On Feb. 29, a reader asked about the origin and meaning of what was said to be an old Mississippi expression: "Nothing goes across the devil's back that hasn't gone under his belly first."
We now have a response. Tom Little writes, "Here is a quotation from the book 'Their Eyes Were Watching God' by Zora Neale Hurston":
"Too late for everything except her little home. She had built it for her old days, and planted one by one the trees and flowers there. It was lovely to her, lovely. Somehow, before sleep came, she found herself saying aloud: 'Oh well, whatever goes over the Devil's back, is got to come under his belly. Sometime or ruther, Sykes, like everybody else, is gointer reap his sowing.' After that she was able to build a spiritual earthworks against her husband. His shells could no longer reach her."
The book was written in 1937. The expression could be much older, of course. Apparently, it's another way of saying "What goes around, comes around."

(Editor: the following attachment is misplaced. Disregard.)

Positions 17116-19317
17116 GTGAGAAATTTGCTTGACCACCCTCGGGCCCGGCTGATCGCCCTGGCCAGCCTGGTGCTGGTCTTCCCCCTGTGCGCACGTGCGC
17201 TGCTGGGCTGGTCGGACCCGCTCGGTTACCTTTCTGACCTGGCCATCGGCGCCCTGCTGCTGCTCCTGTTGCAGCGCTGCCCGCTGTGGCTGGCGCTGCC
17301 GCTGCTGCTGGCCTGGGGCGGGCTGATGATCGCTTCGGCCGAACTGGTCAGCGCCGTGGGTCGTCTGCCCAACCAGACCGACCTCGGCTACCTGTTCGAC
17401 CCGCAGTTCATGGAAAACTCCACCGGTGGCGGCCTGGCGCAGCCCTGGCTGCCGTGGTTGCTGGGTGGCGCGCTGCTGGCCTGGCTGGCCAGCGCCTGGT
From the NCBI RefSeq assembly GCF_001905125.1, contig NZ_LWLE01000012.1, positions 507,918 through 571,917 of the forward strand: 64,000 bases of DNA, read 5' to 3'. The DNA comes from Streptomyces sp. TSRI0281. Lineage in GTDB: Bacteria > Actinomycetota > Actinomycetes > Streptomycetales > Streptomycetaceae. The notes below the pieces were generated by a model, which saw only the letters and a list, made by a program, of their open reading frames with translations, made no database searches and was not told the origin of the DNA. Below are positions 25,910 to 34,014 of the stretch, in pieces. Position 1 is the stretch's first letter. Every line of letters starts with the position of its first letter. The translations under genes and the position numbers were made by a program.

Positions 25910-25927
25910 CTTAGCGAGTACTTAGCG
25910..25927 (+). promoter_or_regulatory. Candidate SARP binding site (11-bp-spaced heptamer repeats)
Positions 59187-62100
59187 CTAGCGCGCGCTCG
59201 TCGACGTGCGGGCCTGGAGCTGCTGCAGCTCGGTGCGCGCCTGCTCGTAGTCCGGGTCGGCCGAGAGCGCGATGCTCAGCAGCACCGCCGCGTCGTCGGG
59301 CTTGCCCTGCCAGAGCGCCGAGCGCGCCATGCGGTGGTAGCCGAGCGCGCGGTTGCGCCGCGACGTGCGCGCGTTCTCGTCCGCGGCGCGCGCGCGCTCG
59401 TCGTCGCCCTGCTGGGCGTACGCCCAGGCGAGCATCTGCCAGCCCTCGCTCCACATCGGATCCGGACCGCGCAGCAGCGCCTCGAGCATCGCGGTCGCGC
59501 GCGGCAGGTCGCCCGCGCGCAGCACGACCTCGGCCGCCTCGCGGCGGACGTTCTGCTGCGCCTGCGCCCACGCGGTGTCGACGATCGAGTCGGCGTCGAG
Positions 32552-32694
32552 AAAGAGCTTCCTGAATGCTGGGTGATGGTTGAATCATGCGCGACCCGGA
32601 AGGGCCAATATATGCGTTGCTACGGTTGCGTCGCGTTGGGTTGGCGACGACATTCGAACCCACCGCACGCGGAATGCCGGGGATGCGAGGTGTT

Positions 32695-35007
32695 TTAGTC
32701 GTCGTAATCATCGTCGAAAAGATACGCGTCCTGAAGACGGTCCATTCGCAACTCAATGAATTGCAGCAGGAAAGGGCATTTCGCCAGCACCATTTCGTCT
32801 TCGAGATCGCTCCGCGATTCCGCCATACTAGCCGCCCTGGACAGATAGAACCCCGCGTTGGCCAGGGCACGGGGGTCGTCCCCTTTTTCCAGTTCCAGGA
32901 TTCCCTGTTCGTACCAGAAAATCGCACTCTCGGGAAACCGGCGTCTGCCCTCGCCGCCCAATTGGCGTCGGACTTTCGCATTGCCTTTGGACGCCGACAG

"Lorenzo Fertitta, a casino owner and owner of the Ultimate Fighting Championship, the mixed marital arts league, won the gloves, which organizers had said earlier they hoped would fetch $500,000."
Lang Zimmerman of Mountain Home writes: "I didn't know leagues were forming." Nor I. They'll have big crowds for the matches, I expect.
Watch your step, Officer Krupke:
"After falling on some Girl Scout cookies Tuesday, police said a Little Rock woman stabbed her boyfriend with a pair of scissors." But the police had difficulty speaking plainly with their mouths full of Samoas and Do-si-dos.
And look out for that pail too:
"Hoyer said the attack was 'vicious,' 'reckless,' 'inaccurate' — and perfectly consistent with Limbaugh's modus operandi. 'Rush Limbaugh's attack on Sandra Fluke was beyond the pail, indefensible, vicious, intimidating to others who might want to testify before the Congress of the United States,' Hoyer said in a press briefing at the Capitol."